By Diana Leane
Sophomore Kate Dinsmore panicked as she discovered she had a 14 list stem test the next day that she hadn’t studied for yet. With 350 stems to memorize and the rest of her homework to complete, Dinsmore was pulling her hair out.
Taking three honors and one AP class, Dinsmore regularly has three hours of homework a night. The little free time Dinsmore gets she spends on studying for upcoming tests.
According to the National Education Association’s guidelines, students should be assigned no more than 10 minutes of homework per grade level each night. For example, a first grader should have ten minutes of homework at the most, and a twelfth grader should have 120 minutes max.
Prospect High School has a very grueling curriculum when it comes to homework. Dinsmore agreed the large homework load she has makes her less motivated to want to learn.
“It makes me kind of upset that I have to do all of this work and I can’t really enjoy my life all the time,” said Dinsmore. “I just feel like this is too much for one kid just because she’s in honors and AP.”
Dinsmore admitted that she struggled more with her honors classes than her AP classes. In her honors classes she received more homework that took longer than her regular classes’ homework. The most time consuming part of it all for Dinsmore was studying.
Many people might assume more homework means more academic progress, and according to a Duke University study, they would be correct. However, that study also showed giving students too much homework can be counter-productive.
“Even for high school students, overloading them with homework is not associated with higher grades,” said Harris Cooper–professor of psychology and director of Duke’s Program in Education.
Dinsmore isn’t the only one at Prospect High School stressing over homework. Junior Paul Baczek is taking three AP classes and two honors classes and has one and a half hours of homework regularly a night. Homework mostly affects his free time on the weekends.
Baczek would stress over his homework if he knew he hadn’t completed it yet, but it has gotten to the point he stresses about it even though it has already been completed.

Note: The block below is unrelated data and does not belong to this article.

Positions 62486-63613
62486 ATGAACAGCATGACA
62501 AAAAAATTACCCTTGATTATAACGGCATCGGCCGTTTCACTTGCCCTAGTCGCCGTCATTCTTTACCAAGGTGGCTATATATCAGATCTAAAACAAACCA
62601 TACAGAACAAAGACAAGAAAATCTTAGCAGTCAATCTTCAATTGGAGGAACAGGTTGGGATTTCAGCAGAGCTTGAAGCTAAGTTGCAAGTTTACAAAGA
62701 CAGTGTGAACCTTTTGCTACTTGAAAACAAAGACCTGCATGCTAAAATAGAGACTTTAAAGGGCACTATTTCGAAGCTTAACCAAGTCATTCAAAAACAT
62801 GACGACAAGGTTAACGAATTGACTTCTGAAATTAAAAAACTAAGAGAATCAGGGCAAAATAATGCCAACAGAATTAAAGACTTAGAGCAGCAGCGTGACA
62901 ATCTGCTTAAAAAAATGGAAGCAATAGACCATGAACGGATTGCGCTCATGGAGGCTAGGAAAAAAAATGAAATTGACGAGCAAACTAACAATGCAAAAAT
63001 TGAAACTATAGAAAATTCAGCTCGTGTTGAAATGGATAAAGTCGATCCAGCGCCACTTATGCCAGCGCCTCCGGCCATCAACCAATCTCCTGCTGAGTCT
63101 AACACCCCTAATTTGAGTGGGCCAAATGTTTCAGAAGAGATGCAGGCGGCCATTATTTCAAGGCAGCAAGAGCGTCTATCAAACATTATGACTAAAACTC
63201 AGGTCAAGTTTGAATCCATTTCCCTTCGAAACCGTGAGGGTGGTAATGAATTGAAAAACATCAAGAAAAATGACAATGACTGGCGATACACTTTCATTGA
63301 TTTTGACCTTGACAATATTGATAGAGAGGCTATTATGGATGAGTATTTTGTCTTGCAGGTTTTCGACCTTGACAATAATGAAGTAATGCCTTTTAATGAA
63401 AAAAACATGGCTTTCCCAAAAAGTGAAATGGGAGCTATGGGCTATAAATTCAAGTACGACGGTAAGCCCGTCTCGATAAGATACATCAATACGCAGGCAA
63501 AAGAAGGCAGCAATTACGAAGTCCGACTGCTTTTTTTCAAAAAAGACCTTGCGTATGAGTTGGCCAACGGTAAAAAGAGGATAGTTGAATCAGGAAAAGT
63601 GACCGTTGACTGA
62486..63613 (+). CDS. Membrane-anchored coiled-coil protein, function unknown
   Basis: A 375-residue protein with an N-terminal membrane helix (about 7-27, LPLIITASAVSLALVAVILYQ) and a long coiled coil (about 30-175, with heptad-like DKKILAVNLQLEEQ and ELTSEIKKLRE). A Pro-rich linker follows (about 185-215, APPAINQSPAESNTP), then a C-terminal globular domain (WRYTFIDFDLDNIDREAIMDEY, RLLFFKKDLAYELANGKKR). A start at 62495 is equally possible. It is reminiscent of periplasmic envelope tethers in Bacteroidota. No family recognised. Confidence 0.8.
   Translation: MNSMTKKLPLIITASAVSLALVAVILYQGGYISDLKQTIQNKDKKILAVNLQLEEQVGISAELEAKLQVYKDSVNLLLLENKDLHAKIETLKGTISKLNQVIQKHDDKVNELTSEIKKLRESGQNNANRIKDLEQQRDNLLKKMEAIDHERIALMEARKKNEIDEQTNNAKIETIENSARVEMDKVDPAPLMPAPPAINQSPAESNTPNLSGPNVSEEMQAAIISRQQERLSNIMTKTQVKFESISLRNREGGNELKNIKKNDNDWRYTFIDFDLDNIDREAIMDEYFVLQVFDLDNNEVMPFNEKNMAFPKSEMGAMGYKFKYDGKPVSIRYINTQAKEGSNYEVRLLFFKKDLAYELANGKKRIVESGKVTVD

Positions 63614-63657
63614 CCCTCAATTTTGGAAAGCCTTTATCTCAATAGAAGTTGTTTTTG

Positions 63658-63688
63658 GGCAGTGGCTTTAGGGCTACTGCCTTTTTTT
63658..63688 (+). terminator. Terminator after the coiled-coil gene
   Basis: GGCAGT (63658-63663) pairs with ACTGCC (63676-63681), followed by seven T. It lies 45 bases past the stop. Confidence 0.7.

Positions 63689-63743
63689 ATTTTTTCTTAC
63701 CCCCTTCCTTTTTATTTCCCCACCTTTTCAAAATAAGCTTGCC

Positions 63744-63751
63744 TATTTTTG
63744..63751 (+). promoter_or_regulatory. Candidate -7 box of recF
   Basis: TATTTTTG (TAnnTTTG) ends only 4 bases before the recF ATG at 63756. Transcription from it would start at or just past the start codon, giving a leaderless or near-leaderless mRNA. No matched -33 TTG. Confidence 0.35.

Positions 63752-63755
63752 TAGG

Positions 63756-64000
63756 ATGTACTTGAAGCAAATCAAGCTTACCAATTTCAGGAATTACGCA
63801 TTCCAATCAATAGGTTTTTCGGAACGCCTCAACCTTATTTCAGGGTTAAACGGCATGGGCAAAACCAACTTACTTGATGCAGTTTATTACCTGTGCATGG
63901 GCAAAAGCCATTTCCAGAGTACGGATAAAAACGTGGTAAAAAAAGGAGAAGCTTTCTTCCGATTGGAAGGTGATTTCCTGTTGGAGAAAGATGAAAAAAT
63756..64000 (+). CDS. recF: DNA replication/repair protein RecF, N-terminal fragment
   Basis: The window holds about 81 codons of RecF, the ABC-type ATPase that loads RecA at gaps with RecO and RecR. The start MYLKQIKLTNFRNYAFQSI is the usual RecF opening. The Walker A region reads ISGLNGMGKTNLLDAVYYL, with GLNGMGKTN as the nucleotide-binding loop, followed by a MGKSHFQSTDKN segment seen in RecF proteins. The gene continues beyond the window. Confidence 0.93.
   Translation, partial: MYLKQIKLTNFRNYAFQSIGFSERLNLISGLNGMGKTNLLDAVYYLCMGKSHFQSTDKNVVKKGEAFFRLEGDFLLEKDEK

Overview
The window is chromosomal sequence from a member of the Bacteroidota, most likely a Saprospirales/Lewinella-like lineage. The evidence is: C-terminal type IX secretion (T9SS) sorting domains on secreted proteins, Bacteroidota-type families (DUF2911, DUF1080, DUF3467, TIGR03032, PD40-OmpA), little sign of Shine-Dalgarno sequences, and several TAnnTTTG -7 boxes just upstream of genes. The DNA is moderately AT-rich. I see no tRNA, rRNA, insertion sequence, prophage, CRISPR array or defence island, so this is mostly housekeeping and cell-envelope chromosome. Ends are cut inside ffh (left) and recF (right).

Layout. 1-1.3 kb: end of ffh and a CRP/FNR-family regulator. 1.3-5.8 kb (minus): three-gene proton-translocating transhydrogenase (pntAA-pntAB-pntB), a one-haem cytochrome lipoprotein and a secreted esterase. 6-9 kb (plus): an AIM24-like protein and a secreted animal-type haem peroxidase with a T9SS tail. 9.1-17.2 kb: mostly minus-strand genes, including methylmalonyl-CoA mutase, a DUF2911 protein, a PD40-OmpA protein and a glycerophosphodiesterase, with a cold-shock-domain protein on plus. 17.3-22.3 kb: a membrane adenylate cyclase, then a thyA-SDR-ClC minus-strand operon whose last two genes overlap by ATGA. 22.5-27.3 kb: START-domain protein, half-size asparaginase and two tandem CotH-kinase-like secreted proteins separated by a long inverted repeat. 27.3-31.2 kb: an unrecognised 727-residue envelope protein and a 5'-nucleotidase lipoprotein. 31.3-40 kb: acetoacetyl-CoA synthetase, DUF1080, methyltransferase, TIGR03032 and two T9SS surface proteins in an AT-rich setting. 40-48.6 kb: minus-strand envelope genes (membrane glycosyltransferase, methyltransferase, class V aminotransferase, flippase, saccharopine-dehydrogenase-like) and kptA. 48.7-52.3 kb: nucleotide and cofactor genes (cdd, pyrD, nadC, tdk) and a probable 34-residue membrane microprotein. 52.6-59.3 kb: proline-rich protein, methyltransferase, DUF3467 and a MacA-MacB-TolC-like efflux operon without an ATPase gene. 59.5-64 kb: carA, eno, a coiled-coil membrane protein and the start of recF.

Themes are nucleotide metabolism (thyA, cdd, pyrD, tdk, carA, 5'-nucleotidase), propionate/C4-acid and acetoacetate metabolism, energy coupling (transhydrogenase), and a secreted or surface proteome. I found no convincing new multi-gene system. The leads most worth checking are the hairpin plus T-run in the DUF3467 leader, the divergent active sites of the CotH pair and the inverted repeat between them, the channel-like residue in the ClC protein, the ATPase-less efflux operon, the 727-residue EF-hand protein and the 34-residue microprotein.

Though the homework at Prospect is tough, teachers believe the end result is worth the effort. Prospect AP human geography teacher Erik Hodges believes the homework he gives is very beneficial for preparing students for college.
Hodges doesn’t feel students should be pressured, but he believes they need to learn how to fulfill academic assignments outside of the classroom for when they go to college.
In college, professors assign students readings, and it is up to the student to complete the reading on their own. Hodges believes Prospect’s homework system is structured, but just enough so students are prepared for college assignments when they leave high school.
In the AP human geo class he teaches he gives out readings for homework, and when
the students go to class the next day he reinforces the concept.
Prospect counselor Dr. Lynn Thornton agrees that Prospect’s homework should prepare students for college, but she believes not many teachers are giving assignments to students that accomplish this task.
Though most teachers wouldn’t admit it, Thornton believes sometimes teachers give “busywork” as homework. “Busywork” is homework assigned to students just so they have something to do for homework even though it doesn’t have a significant purpose.
When Thornton was going to high school at Maine South, she received minimal homework–though she wasn’t in honors and AP classes. Although she didn’t experience much stress, she assumes the students in honors and AP were stressed. However, she never noticed.
“It [stress] didn’t manifest itself the way it does now,” said Thornton.
Since Thornton is a counselor she often encounters students stressed out due to the large homework load. Her best advice to handling homework is managing time.
Many students stress out because they procrastinate until the last minute to complete an assignment. She advises students to stay organized with their assignments.
“What I want is for the kid to be proactive (about stress),” Thornton said. “Not reactive.”